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unconditional authority; full discretionary power: She was given carte blanche to decorate her room as she wished, perhaps an unwise decision on the part of her parents.
In the early 18th century carte blanche, literally “blank paper,” was a paper officially signed and given to another party to write in his or her own conditions or terms. By 1766 carte blanche acquired the meaning “full discretionary power, unconditional authority,” its current meaning. By the 19th century carte blanche in some card games, e.g., piquet, also meant “a hand of cards having no face cards, especially in piquet.”
If you think this … grants you carte blanche to stroll willy-nilly through that building asking any question that pops into your head, regardless of its bearing on the matter you are investigating, you are sadly mistaken.
… what it said should not be interpreted as giving other businesses carte blanche to do what Jack Phillips, owner of Masterpiece Cakeshop, did.
any lively, prankish, or mischievous man.
If one has firsthand knowledge of what a tummler is and does—or was and did—then one ain’t a kid no more. A tummler was a comedian and/or social director at a Jewish resort, especially in the Borscht Belt in the Catskills of New York State, between the 1920s and 1970s. Danny Kaye, Henny Youngman, Sid Caesar, and Joan Rivers are some notable tummlers. Tummler comes from the Yiddish tumler, an agent noun from the verb tumlen “to make a racket,” from German tummeln “to romp, stir.” Tummler entered English in the 20th century.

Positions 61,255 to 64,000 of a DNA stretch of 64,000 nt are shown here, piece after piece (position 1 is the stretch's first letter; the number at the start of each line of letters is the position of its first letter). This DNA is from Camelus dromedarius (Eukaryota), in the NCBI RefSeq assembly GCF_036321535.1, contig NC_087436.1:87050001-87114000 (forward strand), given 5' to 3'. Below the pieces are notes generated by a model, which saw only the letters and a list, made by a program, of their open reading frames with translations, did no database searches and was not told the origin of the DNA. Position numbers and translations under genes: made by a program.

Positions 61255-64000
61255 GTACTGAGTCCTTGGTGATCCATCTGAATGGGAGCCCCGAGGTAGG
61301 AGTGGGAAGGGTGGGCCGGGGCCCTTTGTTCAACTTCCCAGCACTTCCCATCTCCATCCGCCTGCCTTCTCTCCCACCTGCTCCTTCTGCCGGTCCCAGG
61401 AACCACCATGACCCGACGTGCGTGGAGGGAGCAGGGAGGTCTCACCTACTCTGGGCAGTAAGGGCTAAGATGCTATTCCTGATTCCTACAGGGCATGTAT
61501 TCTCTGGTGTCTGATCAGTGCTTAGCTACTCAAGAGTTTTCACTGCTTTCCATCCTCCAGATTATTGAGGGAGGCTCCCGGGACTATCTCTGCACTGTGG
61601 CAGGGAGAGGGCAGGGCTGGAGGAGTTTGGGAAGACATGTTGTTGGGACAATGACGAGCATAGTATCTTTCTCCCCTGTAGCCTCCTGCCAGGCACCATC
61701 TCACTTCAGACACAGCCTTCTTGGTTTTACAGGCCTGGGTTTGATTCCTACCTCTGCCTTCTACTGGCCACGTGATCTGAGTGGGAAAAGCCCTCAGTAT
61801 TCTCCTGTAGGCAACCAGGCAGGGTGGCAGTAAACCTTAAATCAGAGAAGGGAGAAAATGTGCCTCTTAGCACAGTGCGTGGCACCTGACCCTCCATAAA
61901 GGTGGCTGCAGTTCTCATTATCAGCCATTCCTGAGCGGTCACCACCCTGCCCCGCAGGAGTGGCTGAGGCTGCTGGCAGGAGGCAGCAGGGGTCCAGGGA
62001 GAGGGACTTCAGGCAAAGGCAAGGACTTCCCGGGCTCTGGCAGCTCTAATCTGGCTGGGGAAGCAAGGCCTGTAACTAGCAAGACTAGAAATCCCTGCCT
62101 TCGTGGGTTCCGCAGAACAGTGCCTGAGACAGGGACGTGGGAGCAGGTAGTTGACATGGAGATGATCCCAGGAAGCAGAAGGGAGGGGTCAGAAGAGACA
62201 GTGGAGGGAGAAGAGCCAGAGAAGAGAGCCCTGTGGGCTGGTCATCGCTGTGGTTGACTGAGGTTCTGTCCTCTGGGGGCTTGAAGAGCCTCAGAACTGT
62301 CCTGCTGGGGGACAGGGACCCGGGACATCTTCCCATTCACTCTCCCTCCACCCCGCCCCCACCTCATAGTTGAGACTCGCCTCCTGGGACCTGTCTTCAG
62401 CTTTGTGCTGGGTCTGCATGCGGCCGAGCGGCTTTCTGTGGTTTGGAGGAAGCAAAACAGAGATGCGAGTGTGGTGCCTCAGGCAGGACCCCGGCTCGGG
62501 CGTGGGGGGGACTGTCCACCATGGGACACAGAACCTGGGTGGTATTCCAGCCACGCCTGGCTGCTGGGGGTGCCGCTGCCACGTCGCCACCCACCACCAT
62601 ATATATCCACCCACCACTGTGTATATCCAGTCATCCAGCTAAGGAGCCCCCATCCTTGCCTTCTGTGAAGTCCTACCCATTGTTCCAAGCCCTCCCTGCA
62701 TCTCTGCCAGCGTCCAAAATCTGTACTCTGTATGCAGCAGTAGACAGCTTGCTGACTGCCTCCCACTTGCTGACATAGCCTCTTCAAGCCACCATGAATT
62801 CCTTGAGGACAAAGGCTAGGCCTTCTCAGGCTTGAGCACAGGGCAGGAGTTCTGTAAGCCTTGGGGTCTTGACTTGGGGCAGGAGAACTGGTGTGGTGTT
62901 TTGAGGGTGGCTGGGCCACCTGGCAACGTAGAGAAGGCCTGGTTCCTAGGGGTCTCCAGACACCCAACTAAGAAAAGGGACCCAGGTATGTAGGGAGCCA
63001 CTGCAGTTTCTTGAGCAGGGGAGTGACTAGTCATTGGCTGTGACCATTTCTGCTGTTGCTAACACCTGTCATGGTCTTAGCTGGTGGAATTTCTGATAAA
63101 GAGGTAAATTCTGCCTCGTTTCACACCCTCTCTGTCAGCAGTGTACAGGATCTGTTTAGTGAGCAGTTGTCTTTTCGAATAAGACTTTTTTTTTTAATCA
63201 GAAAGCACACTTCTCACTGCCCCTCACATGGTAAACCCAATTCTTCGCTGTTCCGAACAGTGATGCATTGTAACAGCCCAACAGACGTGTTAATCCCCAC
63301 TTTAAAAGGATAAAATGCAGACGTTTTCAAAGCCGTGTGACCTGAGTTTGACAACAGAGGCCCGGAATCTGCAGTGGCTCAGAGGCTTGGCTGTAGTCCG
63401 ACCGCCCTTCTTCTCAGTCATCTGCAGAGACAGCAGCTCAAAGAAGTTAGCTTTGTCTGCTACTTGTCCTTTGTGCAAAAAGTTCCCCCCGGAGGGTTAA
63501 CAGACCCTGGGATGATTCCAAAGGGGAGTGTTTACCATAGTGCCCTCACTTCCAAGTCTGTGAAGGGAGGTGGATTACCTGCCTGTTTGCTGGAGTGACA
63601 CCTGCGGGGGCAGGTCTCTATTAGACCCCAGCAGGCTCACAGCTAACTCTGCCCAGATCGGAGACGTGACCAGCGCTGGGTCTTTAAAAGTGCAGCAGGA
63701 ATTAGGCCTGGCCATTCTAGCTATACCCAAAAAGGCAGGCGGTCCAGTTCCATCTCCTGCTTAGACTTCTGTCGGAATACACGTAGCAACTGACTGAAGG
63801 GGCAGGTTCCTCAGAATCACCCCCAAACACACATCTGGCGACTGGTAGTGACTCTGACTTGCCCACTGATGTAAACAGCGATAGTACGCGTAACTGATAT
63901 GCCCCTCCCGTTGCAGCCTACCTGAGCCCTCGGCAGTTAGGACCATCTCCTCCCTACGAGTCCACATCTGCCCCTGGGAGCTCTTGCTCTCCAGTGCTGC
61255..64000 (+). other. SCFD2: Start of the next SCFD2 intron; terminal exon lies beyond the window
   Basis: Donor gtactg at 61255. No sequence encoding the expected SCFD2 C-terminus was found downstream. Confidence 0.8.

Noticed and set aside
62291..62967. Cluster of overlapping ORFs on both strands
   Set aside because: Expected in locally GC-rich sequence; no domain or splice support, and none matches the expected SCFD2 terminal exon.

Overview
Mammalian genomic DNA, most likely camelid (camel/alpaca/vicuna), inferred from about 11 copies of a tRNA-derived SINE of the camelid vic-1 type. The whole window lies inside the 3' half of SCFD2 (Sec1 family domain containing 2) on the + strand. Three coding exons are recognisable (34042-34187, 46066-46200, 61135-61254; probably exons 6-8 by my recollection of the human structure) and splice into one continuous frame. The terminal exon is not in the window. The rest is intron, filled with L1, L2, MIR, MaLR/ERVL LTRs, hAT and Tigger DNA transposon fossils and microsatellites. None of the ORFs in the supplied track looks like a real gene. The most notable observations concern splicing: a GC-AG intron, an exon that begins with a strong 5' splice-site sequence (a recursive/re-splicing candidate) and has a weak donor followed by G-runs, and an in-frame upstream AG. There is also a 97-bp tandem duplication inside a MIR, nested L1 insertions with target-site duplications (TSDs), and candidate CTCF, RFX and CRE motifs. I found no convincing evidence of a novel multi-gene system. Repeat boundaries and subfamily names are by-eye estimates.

For there is another, decidedly un-Jamesian Philip Roth: an irreverent, taboo-flouting tummler whose boisterous hi-jinks have offended the sensibilities of some readers while incurring the outright wrath of others.
He tried to amuse her with funny walks, crazy faces, and barnyard noises, and when she deigned to laugh his face reddened with happiness. He was her tummler, for crying out loud.
assuming airs; pretentious; haughty.
The adjective hoity-toity now means “pretentious, haughty”; formerly it meant “frivolous, giddy.” The phrase is probably an alteration and reduplication of hoit, an obsolete verb of obscure origin meaning “to romp, play the fool.” Hoit may also be the source of or akin to hoyden “boisterous, carefree girl, tomboy,” possibly a borrowing from Dutch heiden “rustic, uncivilized person.” Hoity-toity entered English in the 17th century.
Always crowing about their kid with the straight A’s at that hoity-toity school.
The typeface used for the credits is the kind of hoity-toity cursive writing—in hot pink, no less—one might see on a Tiffany & Co. shower invitation.